The Arab Anti-Corruption Organization holds a Symposium in Beirut
‘The culture of social responsibility is a problem, and we are not aware of such concept in our Arab world’ says Abu-Ghazaleh, Member of the Board of Trustees of the Organization
BEIRUT——- October 4, 2011 —— The Arab Anti-Corruption Organization held a symposium on the role of the private sector in the path of sustainable development and good governance in Arab countries under the chairmanship of HE Dr. Salim Hoss, president of the Organization and a number of thought and opinion leaders in the Arab countries.
The event dealt with patterns of participation between public and private sectors, participatory and the structure of Arab regimes and the reform of public sector institutions, in addition to the distribution of responsibilities and tasks between the public and private sectors.
The symposium also raised the issue of social responsibility and corporate governance between the voluntary and legal obligation and the role of the private sector in the framework of the Convention of International Trade and the Euro-Mediterranean partnership agreement, in addition to case studies from Egypt, Kuwait, and Algeria.
HE Dr. Hoss delivered a speech stating that development cannot be sustainable if it was not derived from a creative dynamic system, which will be available only in the presence of the private sector
‘The private sector has a leading role in the course of development as well as in improving governance,” he said.
Dr. Amer Al Khayyat, secretary general of the Organization, stated “Our Organization’s theme choice of the symposium is an expression of our conviction concerning the importance of the role of the Arab private sector, its positive participation in social activity and its contribution to the revival of the country.”
In introducing HE Dr. Abu-Ghazaleh, Member of the Board of Trustees of the Organization, Al-Khayat stated that Abu-Ghazaleh is the best in representing the private sector in the Organization. He also welcomed HE Dr. Salim Hoss and his support, his concern regarding the progress of the Organization.
Meanwhile, Dr. Abu-Ghazaleh in his key note speech entitled “Business and Society” said: ‘We must look at business organizations as part of the community, as they are one of its components, a partner and not opponent,” adding “Traditions describe the corporate responsibility by means of social responsibility for businesses, while it extends beyond that, but the focus is on companies as they became giant entities and perhaps more powerful than governments.”
He tackled the concept of social responsibility, saying: ” No matter how the legislations of laws can be fair as far as the taxes are concerned, social justice cannot be achieved; therefore the focus is on the economic dimension, and what we call capacity responsibility.”
“It is a controversial issue and has become one of the most important political philosophies, and when economic fundamentals started offering their ideas, including Adam Smith, who said, ‘The baker and the chef do not bake or cook for the people’s benefit or for charity work, but for his own advantage.’ Hence the philosophy of fundamentalism, which says that the real interest is that the company focuses only on profit because the owners of these companies are parties and involved in the community.”
He pointed out that the Communist movement, which began with Marxism although it was Western movement, did not spread in the West because it has defied this movement with the so-called free market, thereby rendering the biggest benefit to the community.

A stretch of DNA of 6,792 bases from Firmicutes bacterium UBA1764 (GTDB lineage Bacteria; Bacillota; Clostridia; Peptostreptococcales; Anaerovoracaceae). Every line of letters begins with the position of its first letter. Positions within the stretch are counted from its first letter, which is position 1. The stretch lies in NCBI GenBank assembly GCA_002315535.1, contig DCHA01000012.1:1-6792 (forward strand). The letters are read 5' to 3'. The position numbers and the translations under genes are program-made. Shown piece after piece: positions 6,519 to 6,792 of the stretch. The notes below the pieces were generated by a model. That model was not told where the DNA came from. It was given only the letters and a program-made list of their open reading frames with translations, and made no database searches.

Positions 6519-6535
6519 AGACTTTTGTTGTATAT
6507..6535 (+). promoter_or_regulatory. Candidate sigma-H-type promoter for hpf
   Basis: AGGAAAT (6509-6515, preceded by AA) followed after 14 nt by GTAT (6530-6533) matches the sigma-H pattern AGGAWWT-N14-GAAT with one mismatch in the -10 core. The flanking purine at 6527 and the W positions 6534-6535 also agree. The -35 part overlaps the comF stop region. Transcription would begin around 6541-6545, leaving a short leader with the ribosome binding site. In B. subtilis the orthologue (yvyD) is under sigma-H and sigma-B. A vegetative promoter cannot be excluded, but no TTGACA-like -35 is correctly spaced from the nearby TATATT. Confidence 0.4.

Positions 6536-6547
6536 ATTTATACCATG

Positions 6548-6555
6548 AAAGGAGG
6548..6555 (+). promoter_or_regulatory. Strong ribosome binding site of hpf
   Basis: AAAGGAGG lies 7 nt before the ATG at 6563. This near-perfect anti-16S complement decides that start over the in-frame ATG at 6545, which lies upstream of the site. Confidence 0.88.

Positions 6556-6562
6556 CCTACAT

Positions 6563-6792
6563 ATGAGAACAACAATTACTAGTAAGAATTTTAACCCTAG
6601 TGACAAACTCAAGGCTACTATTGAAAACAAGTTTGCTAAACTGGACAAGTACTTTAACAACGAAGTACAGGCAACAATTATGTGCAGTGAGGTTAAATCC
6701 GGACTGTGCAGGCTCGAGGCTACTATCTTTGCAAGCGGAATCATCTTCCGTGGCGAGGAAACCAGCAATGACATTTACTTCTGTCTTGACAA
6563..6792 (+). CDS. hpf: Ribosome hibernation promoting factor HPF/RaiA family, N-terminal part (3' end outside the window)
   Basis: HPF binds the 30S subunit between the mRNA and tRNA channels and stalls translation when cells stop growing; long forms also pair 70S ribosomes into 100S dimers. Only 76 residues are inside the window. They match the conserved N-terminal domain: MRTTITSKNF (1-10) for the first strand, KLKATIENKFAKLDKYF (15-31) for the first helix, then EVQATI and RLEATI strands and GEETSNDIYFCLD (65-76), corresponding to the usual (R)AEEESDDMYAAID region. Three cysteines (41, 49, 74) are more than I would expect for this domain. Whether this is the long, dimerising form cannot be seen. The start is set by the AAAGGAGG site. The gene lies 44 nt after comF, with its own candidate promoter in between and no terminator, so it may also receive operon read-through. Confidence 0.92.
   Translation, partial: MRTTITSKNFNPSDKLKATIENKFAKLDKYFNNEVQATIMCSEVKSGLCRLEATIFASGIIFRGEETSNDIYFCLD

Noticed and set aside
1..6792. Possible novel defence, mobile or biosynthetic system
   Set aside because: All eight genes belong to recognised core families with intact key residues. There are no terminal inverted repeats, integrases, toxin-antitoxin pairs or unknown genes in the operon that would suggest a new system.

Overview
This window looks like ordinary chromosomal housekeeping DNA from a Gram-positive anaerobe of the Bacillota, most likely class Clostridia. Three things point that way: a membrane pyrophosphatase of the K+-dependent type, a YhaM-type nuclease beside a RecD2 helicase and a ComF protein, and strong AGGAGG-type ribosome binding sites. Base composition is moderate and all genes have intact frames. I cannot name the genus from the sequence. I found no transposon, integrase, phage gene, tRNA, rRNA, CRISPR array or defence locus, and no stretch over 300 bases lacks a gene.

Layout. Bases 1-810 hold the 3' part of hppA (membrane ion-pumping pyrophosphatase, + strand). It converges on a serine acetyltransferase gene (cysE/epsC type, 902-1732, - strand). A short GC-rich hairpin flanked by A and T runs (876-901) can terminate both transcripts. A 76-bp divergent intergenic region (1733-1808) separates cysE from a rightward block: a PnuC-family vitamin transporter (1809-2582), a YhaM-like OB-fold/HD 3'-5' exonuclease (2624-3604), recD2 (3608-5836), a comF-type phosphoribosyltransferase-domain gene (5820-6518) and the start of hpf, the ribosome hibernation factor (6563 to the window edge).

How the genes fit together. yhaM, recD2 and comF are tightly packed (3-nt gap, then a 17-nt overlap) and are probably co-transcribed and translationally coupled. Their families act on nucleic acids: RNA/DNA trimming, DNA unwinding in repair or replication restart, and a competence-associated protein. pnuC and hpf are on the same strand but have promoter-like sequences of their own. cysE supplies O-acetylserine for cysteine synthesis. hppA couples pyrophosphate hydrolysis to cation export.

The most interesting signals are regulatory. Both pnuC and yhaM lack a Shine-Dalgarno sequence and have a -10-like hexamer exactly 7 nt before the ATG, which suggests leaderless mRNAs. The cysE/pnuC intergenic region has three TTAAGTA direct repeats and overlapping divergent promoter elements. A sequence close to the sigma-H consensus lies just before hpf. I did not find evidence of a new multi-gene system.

He also highlighted the experience of the Global Compact, where its first president was Kofi Annan, the former Secretary General of the United Nations.
“I was his deputy, and included ten main objectives all of which focused on serving the community. We received the support and endorsement from companies confirming their loyalty to this project, and committed themselves to certain standards. Each company was to report annually on its performance in the field of community service, but we found that there were gaps where these companies exploit the issue for the purpose of promotion, at the same time there was a big possibility for many to escape the real responsibility, because the moral dimension was not the governing standard.”
“I also had the opportunity to participate in the Global Alliance for ICT and Development of the United Nations, and the project was meant to discuss how to achieve sustainable development through information technology and communications, how to reach this goal. I had the honor to chair this organization. We also faced problems in this experience that whatever rules and regulations we put if they do not refer to the true ethic of the governing act they will be useless.”
Abu-Ghazaleh stressed on raising awareness in the culture social responsibility and said “It is a problem in our Arab world as a sense and a commitment. We still do not recognize the concept, not in our legislation or our culture. We teach in Talal Abu-Ghazaleh Graduate School of Business Administration the concept of social responsibility, as part of the culture that we must learn.”
He concluded by stating that corporates are legal entities, a group of people, and “we do not look to companies analytically, as seen by the West, and here we need some effort to explain the responsibility and its real role. At the end, we may be able to remember what Mother Teresa had said: “If we cannot love people whom we see, then how we can love God whom we have not seen” and in that lies wisdom.”
On the other hand, the Organization’s Board of Trustees held its annual meeting under the chairmanship of HE Dr. Salim Hoss and discussed a number of topics, including the annual report for the period ended August 31, 2011, financial statements, the financial report, approving the budget and the report of the auditor for the 2010 budget.